LAND follows a middle-aged woman who ventures to live off the land in the Rocky Mountains, with virtually no experience in wildlife, who eventually finds that her stubbornness is both an asset and a drawback. LAND is a solid entertainment, with good acting and directing from Robin Wright, and has a strong moral worldview, but the movie also contains some foul language, violence and light pagan, environmentalist elements.

LAND begins with Edee (Robin Wright of HOUSE OF CARDS), a forty or fiftysomething woman, as she speaks to a therapist. Edee tells that she’s tired of everyone wanting her feel better. Cut to Edee on the street and shortly thereafter her vehicle. She appears to be venturing into the wilderness, the Rocky Mountains to be exact.

Once in the wild, Edee tells the man who helped her find her living quarters, a rundown cabin, that she doesn’t want her vehicle any longer and wants to be on her own, even though he advises against it. Edee takes to her new lifestyle, with some hiccups, however. For instance, cutting wood isn’t as easy as she expected. Neither is staying warm as the season grows colder.

Occasionally, Edee sees two people, a man and a boy. First, she sees them in a clearing close to her home. Later, she recalls a moment of closeness with the man while falling asleep. Viewers might recognize her wedding ring in these frames. Edee also recalls a conversation with a woman named Emma who encourages her not to harm herself.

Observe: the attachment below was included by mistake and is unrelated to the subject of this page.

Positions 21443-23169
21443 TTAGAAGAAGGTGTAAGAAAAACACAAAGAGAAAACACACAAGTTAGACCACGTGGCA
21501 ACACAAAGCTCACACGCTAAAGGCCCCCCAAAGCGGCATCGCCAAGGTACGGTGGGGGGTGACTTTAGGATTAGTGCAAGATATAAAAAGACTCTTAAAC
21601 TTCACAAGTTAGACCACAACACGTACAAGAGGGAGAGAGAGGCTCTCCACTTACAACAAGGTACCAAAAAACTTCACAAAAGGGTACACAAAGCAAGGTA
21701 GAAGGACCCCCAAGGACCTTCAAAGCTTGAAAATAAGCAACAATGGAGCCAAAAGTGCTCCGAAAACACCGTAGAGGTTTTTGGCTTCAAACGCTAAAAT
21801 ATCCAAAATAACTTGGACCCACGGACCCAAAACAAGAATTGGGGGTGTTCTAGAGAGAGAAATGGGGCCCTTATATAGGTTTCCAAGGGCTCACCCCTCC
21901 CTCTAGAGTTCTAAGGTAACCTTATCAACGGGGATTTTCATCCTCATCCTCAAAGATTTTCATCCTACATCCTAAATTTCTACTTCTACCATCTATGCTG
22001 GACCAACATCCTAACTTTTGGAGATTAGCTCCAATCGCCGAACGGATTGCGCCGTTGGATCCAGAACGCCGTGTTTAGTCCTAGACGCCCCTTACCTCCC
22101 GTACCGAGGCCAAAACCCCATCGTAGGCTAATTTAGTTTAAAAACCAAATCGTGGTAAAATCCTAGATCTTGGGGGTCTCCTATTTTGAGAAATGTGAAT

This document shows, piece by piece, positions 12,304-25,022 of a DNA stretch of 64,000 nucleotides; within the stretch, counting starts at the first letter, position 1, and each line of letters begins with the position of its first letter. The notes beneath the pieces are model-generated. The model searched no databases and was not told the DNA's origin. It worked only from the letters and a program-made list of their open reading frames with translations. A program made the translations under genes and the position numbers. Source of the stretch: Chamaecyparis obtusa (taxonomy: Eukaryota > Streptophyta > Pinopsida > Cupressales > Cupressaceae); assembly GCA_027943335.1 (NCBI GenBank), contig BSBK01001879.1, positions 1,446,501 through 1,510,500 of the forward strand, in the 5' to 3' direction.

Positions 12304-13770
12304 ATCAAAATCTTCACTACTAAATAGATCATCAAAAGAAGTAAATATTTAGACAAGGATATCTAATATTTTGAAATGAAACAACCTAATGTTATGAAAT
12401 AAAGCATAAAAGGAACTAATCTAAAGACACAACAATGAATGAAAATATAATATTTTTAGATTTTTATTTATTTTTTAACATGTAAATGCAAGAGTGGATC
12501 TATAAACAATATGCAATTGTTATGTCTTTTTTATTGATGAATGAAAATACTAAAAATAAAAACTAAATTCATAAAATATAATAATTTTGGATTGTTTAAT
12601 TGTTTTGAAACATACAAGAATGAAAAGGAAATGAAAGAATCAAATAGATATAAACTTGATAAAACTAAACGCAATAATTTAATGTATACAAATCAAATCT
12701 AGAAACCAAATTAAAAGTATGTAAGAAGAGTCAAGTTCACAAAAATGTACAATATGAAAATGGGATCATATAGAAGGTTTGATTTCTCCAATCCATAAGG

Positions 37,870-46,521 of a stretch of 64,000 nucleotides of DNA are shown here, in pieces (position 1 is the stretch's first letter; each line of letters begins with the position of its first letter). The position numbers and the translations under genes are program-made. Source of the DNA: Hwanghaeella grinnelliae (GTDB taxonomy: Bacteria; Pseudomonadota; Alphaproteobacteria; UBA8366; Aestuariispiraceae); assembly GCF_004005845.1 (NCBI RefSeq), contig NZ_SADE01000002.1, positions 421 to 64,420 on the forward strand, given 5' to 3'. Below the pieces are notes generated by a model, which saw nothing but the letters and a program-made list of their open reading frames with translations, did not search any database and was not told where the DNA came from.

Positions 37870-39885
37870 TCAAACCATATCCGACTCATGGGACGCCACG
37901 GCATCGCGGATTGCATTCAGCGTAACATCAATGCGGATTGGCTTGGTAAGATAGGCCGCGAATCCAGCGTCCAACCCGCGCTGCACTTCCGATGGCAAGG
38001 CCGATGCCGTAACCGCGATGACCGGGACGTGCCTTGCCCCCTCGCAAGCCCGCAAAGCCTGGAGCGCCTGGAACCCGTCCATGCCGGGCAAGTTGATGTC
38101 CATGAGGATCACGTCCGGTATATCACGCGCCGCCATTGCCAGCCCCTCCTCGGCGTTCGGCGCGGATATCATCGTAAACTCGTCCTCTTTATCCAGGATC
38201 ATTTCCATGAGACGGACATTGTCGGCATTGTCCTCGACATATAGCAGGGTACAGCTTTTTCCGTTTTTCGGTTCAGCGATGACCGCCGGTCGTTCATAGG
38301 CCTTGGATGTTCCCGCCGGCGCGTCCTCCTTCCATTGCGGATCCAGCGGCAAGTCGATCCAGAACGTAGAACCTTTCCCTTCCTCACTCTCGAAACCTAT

What is all this about? Is Edee running or grieving out in the middle of nowhere on purpose?

Eventually, Edee’s poor personal care catches up to her in the wintertime. She falls unconscious to the floor while venturing outside. Thankfully for Edee, an outdoorsman named Miguel and a nurse, Alawa, come to her rescue. They bring her back to mobility and give her the necessary nutrients she needs to heal. The two newcomers into Edee’s story don’t ask questions about her way of life, though they’re clearly curious. Edee asserts that she’s fine on her own and won’t cause any trouble.

Despite her protestations, Miguel returns to show her the ropes of the land she now calls home. Will this land bring Edee the peace she desires?

LAND has a solid entertainment value for the viewers who like wilderness dramas like CALL OF THE WILD, NOMADLAND and INTO THE WILD. As Edee, Robin Wright does a great job performing the highs and lows of her character as well as directing the movie. LAND’s score is ethereal and pulsing alongside onscreen scenes of beautiful greenery and wild animals. Viewers will find themselves rooting for the wellbeing of Wright’s character.

LAND has a strong moral worldview. At first, the protagonist looks for an escape from her grief that plays on humanist characteristics of a do-it-yourself nature, but ultimately, she learns that her running into a drastically different lifestyle was futile unless she processes her pain. There are subtle environmentalist elements that capture the beauty of Creation and includes a song lyric referring to Mother Nature that the protagonist sings for fun. Also, there’s a brief scene where a man is on his deathbed and his friends perform a Native American pagan ritual. Mainly, though, LAND stresses the value of friendship, family, helping other people, and learning new things. MOVIEGUIDE® advises strong caution for older children because of some foul language, violence and the Non-Christian elements in LAND.